The majority of consumers are willing to pay more for responsibly-made products.But how trustworthy are independent labels? Here's a primer on how web3 can improve sustainability certifications. 🧵 👇
1/ First off, what are sustainability auditors? They're independent organizations that investigate a company's or product's commitment to "sustainable" guidelines.A couple of notable certifications: the Fairtrade, B Lab, and LEED certifications. Let's dive into each one.
2/ Fairtrade promotes more equitable trading conditions for farmers and workers in developing countries.The audit requires fair prices, working conditions, and community development.If a product has the Fairtrade mark, it supports small-scale farmers and marginalized workers.
3/ B Lab assesses company policies, building on the idea of balancing people, planet and profit.Certified “B Corps” are companies that passed the evaluation based on their impact on workers, customers, community, and the environment.
4/ LEED (Leadership in Energy and Environmental Design) certifies green buildings and infrastructure.
It provides guidelines for sustainable design for projects that meet criteria for factors like energy efficiency and indoor air quality.
5/ But with the increasing financial value of sustainable business practices, these labels have become increasingly commoditized.Companies have an incentive to act greener than they are.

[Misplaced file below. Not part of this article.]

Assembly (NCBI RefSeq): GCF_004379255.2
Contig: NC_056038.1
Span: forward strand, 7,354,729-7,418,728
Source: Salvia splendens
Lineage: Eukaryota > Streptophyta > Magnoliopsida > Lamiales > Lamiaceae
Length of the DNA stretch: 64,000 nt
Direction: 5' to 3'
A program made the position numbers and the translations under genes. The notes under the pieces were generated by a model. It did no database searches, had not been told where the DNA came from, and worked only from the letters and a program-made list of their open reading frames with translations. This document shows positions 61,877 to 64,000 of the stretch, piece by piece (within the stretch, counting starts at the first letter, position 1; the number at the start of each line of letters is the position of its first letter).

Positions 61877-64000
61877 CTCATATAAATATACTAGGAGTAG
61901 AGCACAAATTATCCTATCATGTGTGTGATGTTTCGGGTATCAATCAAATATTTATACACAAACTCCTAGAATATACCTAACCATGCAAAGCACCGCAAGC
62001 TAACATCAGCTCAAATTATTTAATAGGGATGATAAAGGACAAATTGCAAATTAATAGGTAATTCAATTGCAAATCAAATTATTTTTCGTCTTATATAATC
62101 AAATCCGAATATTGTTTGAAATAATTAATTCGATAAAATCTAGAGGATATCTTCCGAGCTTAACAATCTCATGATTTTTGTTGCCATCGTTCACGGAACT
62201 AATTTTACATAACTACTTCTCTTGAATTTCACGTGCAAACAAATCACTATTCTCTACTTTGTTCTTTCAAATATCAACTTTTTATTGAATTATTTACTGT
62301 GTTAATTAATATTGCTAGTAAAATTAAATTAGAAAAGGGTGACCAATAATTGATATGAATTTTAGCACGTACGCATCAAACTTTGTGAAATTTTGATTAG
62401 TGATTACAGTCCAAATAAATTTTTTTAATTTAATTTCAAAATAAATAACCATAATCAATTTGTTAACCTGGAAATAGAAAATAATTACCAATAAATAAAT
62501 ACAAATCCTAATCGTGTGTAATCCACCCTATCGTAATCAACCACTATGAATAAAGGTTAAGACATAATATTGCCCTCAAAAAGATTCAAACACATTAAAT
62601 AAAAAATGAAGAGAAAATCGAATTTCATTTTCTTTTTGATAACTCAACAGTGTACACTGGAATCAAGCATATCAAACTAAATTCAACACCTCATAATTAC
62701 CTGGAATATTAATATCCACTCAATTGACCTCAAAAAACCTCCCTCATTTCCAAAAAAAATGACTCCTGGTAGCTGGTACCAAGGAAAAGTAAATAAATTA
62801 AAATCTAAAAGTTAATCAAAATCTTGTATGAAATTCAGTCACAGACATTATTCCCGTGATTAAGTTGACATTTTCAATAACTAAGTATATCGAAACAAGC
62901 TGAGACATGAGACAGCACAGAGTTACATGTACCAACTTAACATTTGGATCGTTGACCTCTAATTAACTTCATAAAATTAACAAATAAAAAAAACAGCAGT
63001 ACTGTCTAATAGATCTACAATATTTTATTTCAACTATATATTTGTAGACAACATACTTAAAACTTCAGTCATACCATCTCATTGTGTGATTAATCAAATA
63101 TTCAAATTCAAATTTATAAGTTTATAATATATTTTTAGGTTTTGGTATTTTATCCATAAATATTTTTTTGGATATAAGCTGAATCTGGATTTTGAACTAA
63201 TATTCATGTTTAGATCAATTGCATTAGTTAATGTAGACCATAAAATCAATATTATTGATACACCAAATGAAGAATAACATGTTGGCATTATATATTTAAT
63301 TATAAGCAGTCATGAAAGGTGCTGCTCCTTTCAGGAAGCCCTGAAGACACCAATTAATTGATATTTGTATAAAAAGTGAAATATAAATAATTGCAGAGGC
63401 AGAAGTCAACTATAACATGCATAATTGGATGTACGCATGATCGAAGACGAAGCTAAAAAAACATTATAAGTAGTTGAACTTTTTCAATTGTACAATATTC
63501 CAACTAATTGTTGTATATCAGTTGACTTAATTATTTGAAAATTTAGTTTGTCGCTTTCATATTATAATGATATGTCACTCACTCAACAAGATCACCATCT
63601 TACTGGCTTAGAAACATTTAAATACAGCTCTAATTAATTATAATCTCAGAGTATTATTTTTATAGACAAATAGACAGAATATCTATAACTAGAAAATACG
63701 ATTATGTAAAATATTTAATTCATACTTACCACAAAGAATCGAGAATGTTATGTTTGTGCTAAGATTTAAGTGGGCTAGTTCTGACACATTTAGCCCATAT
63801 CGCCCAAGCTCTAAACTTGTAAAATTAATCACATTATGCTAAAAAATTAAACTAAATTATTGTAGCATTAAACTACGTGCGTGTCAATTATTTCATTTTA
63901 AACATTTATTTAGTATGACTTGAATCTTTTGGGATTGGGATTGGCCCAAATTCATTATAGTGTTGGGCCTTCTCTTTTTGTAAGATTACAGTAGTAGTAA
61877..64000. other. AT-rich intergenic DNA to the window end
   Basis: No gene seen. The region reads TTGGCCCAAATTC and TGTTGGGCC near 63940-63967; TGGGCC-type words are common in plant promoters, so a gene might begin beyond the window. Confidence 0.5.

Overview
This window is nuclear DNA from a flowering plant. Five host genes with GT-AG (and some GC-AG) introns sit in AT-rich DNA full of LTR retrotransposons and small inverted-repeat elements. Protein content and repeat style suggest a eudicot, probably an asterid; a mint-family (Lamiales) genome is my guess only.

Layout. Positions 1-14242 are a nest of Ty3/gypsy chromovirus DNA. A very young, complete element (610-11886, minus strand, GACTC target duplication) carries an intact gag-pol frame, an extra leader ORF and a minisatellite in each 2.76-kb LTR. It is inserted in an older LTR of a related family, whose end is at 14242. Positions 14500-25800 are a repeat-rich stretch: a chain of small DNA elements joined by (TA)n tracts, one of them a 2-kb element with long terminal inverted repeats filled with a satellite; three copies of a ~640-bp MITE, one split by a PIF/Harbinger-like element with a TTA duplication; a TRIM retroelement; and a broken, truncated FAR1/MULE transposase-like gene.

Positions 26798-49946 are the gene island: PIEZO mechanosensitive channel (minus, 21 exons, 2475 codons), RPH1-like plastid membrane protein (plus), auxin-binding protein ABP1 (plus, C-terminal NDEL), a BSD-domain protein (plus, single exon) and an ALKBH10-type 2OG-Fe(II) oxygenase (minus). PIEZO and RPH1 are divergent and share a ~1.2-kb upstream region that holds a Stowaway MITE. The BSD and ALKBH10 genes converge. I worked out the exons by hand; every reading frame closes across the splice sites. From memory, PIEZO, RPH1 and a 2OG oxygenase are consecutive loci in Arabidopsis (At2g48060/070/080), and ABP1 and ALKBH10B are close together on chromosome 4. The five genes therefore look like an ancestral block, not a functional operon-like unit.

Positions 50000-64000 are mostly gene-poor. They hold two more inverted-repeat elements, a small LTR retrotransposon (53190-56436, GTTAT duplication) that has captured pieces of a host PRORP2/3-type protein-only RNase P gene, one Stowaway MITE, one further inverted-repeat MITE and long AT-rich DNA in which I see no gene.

6/ This is known as "greenwashing." In an attempt to appeal to sustainably-minded consumers, more and more companies are using marketing to skew sustainability metrics and receive certifications.
7/ For example, investigations in Nespresso's supply chain uncovered wage theft and children as young as 8 working in their suppliers' farms.
The catch? Nespresso was both a B Corp and Fairtrade certified at the time.
8/ In fact, many of these independent auditors have been critiqued for their vague criteria and poor track record.This is where web3 comes in.
9/ Blockchain can be used as a tool for verifying sustainability, providing greater transparency and trust in the data.Transactions on the blockchain are immutable, timestamped, and provide an accessible audit trail.
10/ Energy-consuming, unscalable blockchains acting as an auditors for sustainability seems ironic. But post-merge, this doesn’t seem too far-fetched. Using energy-efficient consensus mechanisms, it might be the best option. Let’s see some examples.
11/ To start, we can look toward blockchain-based carbon markets.These are organizations that verify the legitimacy of emission reduction projects while also making the transaction tamper-proof and transparent.
12/ Blockchain has been shown to lower transaction costs, improve transparency, and increase liquidity in the carbon markets.
Projects like Flowcarbon and KlimaDAO are gaining popularity, and protocols like
are steadily growing. Read about their technology here:
13/ This brand of regenerative finance (ReFi) is currently experiencing a surge in popularity.Here's a graphic on all the major players:
14/ In addition, the blockchain is also being used as an supply chain tool. @IBM's Food Trust aims to use blockchain to increase efficiency and transparency in food production.